My wife, Vicki, and I took our children on an outing over the weekend. We bundled the kids into our people-mover and after a 20 min. trip we arrived outside the front door of Otago Settlers Museum. I just love our magical southern city called Dunedin. It was Sunday and we could park our car right next door to the museum for free. We could have spent a whole day looking over the many exhibits detailing our links to Dunedin's rich heritage. We were very impressed and even better it was entry by donation! If you're travelling to Dunedin... you must check out the Otago Settlers Museum.
One aspect which was clearly portrayed was the way we lived then as opposed to now. I could just imagine the first settlers arriving in Dunedin to an almost barren landscape. They had travelled for months on sailing ships in the knowledge that most were never to return or speak to their relatives again. The sense of making the most of the opportunity could not have been greater. There was certainly no soft landing, being forever cosseted in the ample bosom of the states welfare system as we have today. For these settlers it was find work, alternately plead for food and lodgings.
The thought that everything that they needed had to be imported at great expense from half way around the world on sailing ships must have spurned them on to create industries that would reduce the expense, time and inconvenience to a minimum. The Otago Settlers Museum provides a comprehensive catalogue covering many of Dunedin's local industries. How they rose from humble beginnings to prominence and more recently into decline.
The Settlers Museum also provides details of the history of New Zealand Railways. It began around 1873 when Prime Minister Julius Vogels' government loaned 10 million pounds. From that loan, industries such as Dunedin based Hillside Railway Workshops arose which in it's heyday was a very substantial employer and produced hundreds of locomotives and items of rolling stock only now to face open competition from China and face closure.
My interest is in the logic and policies behind our system of Government that in the beginning openly encouraged the creation of local industry only to recently adopt an open and free market approach. This has resulted in a steady decline in manufacturing and reduction in OECD 'GDP per capita' rankings.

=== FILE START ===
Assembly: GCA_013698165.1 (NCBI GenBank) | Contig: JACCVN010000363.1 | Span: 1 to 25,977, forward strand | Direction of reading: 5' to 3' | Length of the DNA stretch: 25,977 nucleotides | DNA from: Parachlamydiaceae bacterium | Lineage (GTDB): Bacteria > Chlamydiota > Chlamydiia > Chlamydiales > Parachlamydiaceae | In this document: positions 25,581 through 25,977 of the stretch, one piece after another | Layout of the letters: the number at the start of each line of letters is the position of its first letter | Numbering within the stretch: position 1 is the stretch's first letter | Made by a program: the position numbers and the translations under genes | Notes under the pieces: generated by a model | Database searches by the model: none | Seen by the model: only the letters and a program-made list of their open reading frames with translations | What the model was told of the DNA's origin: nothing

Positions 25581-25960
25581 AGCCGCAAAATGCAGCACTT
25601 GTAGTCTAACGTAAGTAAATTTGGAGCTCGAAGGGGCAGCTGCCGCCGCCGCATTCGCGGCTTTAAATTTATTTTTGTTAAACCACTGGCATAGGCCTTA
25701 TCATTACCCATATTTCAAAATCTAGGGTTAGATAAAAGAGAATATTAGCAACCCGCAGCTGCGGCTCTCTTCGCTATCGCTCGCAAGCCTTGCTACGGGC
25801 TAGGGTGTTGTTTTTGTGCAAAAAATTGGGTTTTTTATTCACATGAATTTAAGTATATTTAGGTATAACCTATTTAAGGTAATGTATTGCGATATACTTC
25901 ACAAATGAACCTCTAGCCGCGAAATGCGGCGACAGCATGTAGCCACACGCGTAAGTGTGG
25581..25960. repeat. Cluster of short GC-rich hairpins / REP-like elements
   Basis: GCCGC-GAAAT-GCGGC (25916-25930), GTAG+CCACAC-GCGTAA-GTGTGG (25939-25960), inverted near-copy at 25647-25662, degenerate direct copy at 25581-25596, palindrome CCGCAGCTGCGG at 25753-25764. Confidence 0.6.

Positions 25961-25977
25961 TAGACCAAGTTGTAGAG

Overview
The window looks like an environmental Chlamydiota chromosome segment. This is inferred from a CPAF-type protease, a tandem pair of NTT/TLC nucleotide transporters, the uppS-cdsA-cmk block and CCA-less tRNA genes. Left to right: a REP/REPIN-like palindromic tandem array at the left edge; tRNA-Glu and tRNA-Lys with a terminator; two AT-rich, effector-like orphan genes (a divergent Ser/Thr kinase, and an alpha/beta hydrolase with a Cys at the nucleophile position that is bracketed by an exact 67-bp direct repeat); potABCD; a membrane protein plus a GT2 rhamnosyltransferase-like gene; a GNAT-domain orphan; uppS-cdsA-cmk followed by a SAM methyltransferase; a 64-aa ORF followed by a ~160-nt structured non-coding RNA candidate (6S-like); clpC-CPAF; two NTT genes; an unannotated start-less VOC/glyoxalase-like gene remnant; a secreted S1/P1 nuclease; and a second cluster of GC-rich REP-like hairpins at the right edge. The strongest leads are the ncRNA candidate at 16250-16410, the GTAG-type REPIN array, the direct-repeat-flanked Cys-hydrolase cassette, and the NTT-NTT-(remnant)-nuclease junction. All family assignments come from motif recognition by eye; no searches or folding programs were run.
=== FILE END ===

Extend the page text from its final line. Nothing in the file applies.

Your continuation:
Our government is still basing its thinking around twin concepts of "Competitive Advantage" (Prof. Michael Porter) and "Globalisation". These twin power house ideologies reinforce the notion that New Zealand is part of an ever growing and inescapable global community and as such we need to embrace it by the removal of barriers to trade. This will supposedly provide advantages to our citizens as they will be able to choose locally manufactured goods, alternatively opt for imported goods thereby encouraging open competition and reduced prices.
These sound like lofty ideals and our Governments have applied them with vigour and great dedication for the past 30 years. The New Zealand Labour Party of 1984 first adopted these doctrines coined 'Rogernomics'. Central to this being that the Government itself must altruistically lead the charge to free market reform by selling off state owned assets into the private sector and effectively remove it's hands from the steering wheel of strategic assets such as telecoms, electricity, insurance, banking and set ambitious targets of steadily reduction of importation tariffs.
New Zealand Overseas Debt (1993-2012) and OECD Ranking (1970-2012).
Over the past 30 years, the government sold many of our hard earned assets such as Railways, Power, Banking, telecommunications at peppercorn prices and we have been paying extorted prices for these services from that day on.
Import licensing was removed and duties steadily fell... resulting in a flood of imported goods and very competitive pricing... and in a large part the demise of local industry.
The dollar was floated and has been the plaything of currency traders since the inception. The value of the New Zealand dollar against the US dollar has been all over the place and it is currently almost at historic highs, making it very difficult to export.
I don't agree with New Zealand's direction and I feel that we need to rethink our stance.
We need to stop being so quick to act... why does a small country at the bottom of the world want to lead the market in ideological reforms. Surely a better stance would have been to be a market follower. Example being... why was it so important to be the first country to sign a free trade agreement with China... surely it would have been better to adopt a wait and see approach?
As for the FTA with China... 30 prime NZ farms were recently purchased by the Chinese. This is shortly to be followed by a Chinese owned milk processing company... total vertical integration... and yet NZ can't buy land in China... words fail me.
Wholesale adoption of purist free market doctrines with thoughts that the rest of world would engage on a level playing field. Clearly there will always be massive differences between democratically and quasi-military command style of governments. Get real NZ... isn't it time to start looking after your own people for a change.
Floating of the NZ dollar... leaving it at the complete whim and mercy of large managed currencies such as the USD, Yuan etc.
Liberalisation of international credit facilitating a huge increase in debt and reduction in savings.
Too small to facilitate true open international competition... what chance has NZ got against China.
Failure for the government to intervene and to sponsor winners.
Our government must be prepared to take a stance and intervene by incentivising local industry. I believe manufacturing is vital to our country's future.
Clearly I'm not alone in my thoughts... Harvard Business Review asks 'Just How Important Is Manufacturing?'.